Figure 1. Consort diagram for IP4-CHRONOS-A.

Figure 2. Consort diagram for IP4- CHRONOS-B. IMP, Investigational Medicinal Product.

As a less robust alternative to RCTs, propensity score-matched studies have been performed. Shah et al demonstrated that if focal therapy using HIFU or cryotherapy were compared to laparoscopic prostatectomy, there were no statistically or clinically significant differences in FFS at 8 years.11 van Son et al further compared radical therapies (radical prostatectomy and radical radiotherapy) and focal therapies (brachytherapy, HIFU, and cryotherapy).12 This analysis reported radical radiotherapy had statistically significant better FFS although attribution from those patients with a biochemical recurrence managed with watchful waiting strategy likely account for this difference. Added to the fact that patients receiving external beam radiation therapy experienced lower overall survival than after radical prostatectomy or focal therapy, indicates the weaknesses of propensity matched analyses like these where residual confounders are problematic.

Our data adds to the evidence base for focal HIFU as a treatment option for patients with localized, clinically significant prostate cancer. In the absence of a completed randomized control trial reporting outcomes following focal therapy, these results can be used to counsel patients according to possible oncological outcome and support clinicians in determining which patients may benefit from focal HIFU. It is also time that guideline committees noted this updated evidence, the clear problems of funding and delivering an RCT, and the patient perspective, so that a shift towards advocating focal therapy in select cases, treated within prospective registries, can be made.

  1. Lane JA, Donovan JL, Young GJ, et al. Functional and quality of life outcomes of localised prostate cancer treatments (Prostate Testing for Cancer and Treatment [ProtecT] study). BJU Int. 2022;130(3):370-380.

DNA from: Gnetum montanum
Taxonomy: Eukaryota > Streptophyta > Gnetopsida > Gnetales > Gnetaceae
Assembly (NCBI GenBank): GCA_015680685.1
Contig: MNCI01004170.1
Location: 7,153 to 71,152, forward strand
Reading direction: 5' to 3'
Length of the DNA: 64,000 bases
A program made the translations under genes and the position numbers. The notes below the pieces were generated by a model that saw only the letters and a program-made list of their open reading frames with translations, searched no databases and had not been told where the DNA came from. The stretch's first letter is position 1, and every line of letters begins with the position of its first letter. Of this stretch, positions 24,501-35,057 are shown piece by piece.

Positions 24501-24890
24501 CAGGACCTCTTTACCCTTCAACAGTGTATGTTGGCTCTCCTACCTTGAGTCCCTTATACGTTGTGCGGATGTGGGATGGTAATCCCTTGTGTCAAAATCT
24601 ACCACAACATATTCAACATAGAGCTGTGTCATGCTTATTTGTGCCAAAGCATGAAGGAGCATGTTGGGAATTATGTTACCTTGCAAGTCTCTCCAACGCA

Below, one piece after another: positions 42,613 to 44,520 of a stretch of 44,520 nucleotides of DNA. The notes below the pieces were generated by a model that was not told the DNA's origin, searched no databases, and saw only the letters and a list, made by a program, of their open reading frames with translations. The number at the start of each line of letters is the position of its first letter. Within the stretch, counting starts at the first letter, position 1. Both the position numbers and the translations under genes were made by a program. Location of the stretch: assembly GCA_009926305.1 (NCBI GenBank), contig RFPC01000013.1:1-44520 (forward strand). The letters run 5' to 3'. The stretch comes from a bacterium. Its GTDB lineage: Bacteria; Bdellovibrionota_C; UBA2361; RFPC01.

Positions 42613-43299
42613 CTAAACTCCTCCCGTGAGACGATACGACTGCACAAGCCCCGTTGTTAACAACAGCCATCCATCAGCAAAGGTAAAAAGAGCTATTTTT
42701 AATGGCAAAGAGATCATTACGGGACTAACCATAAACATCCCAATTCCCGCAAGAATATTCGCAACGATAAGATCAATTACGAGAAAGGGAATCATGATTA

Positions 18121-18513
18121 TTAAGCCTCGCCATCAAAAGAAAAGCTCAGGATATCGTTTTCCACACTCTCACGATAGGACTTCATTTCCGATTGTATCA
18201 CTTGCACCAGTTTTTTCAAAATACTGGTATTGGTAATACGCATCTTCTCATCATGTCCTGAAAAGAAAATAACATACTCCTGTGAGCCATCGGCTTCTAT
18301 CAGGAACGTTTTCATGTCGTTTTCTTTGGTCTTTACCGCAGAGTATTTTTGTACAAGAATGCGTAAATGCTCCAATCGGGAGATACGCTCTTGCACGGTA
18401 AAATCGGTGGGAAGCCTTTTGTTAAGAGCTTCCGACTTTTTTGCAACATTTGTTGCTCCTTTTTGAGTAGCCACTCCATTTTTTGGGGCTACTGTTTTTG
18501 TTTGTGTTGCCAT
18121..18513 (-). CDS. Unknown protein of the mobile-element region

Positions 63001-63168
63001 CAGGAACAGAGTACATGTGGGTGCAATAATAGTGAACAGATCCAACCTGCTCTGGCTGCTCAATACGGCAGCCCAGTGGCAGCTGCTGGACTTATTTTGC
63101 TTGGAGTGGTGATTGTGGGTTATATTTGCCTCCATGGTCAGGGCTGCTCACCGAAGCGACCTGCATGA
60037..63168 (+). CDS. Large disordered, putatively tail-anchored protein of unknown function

2. Ahmed HU, El-Shater Bosaily A, Brown LC, et al. Diagnostic accuracy of multi-parametric MRI and TRUS biopsy in prostate cancer (PROMIS): a paired validating confirmatory study. Lancet. 2017;389(10071):815-822.
  3. Kasivisvanathan V, Rannikko AS, Borghi M, et al. MRI-targeted or standard biopsy for prostate-cancer diagnosis. N Engl J Med. 2018;378(19):1767-1777.
  4. Drost FH, Osses D, Nieboer D, et al. Prostate magnetic resonance imaging, with or without magnetic resonance imaging-targeted biopsy, and systematic biopsy for detecting prostate cancer: a Cochrane systematic review and meta-analysis. Eur Urol. 2020;77(1):78-94.
  5. Ahmed HU, Dickinson L, Charman S, et al. Focal ablation targeted to the index lesion in multifocal localised prostate cancer: a prospective development study. Eur Urol. 2015;68(6):927-936.
  6. Dickinson L, Ahmed HU, Kirkham AP, et al. A multi-centre prospective development study evaluating focal therapy using high intensity focused ultrasound for localised prostate cancer: the INDEX study. Contemp Clin Trials. 2013;36(1):68-80.
  7. Ahmed HU, Freeman A, Kirkham A, et al. Focal therapy for localized prostate cancer: a phase I/II trial. J Urol. 2011;185(4):1246-1254.
  8. Baco E, Vlatkovic L, Rud E. MP78-11 Randomized control trial comparing focal prostate ablation and radical prostatectomy in patients with intermediate risk prostate cancer. Initial experiences. J Urol. 2019;201(4 suppl):e1146-e1147.
  9. Reddy D, Shah T, McCracken S, et al. Comparative healthcare research outcomes of novel Surgery in prostate cancer (IP4-CHRONOS): pilot RCT assessing feasibility of randomization for focal therapy in localized prostate cancer. Presented at annual meeting of American Society of Clinical Oncology, Chicago, Illinois, June 3-7, 2022.
  10. Hamdy FC, Elliott D, le Conte S, et al. Partial ablation versus radical prostatectomy in intermediate-risk prostate cancer: the PART feasibility RCT. Health Technol Assess. 2018;22(52):1-96.
  11. Shah TT, Reddy D, Peters M, et al. Focal therapy compared to radical prostatectomy for non-metastatic prostate cancer: a propensity score-matched study. Prostate Cancer Prostatic Dis. 2021;24(2):567-574.
  12. van Son MJ, Peters M, Reddy D, et al. Conventional radical versus focal treatment for localised prostate cancer: a propensity score weighted comparison of 6-year tumour control. Prostate Cancer Prostatic Dis. 2021;24(4):1120-1128.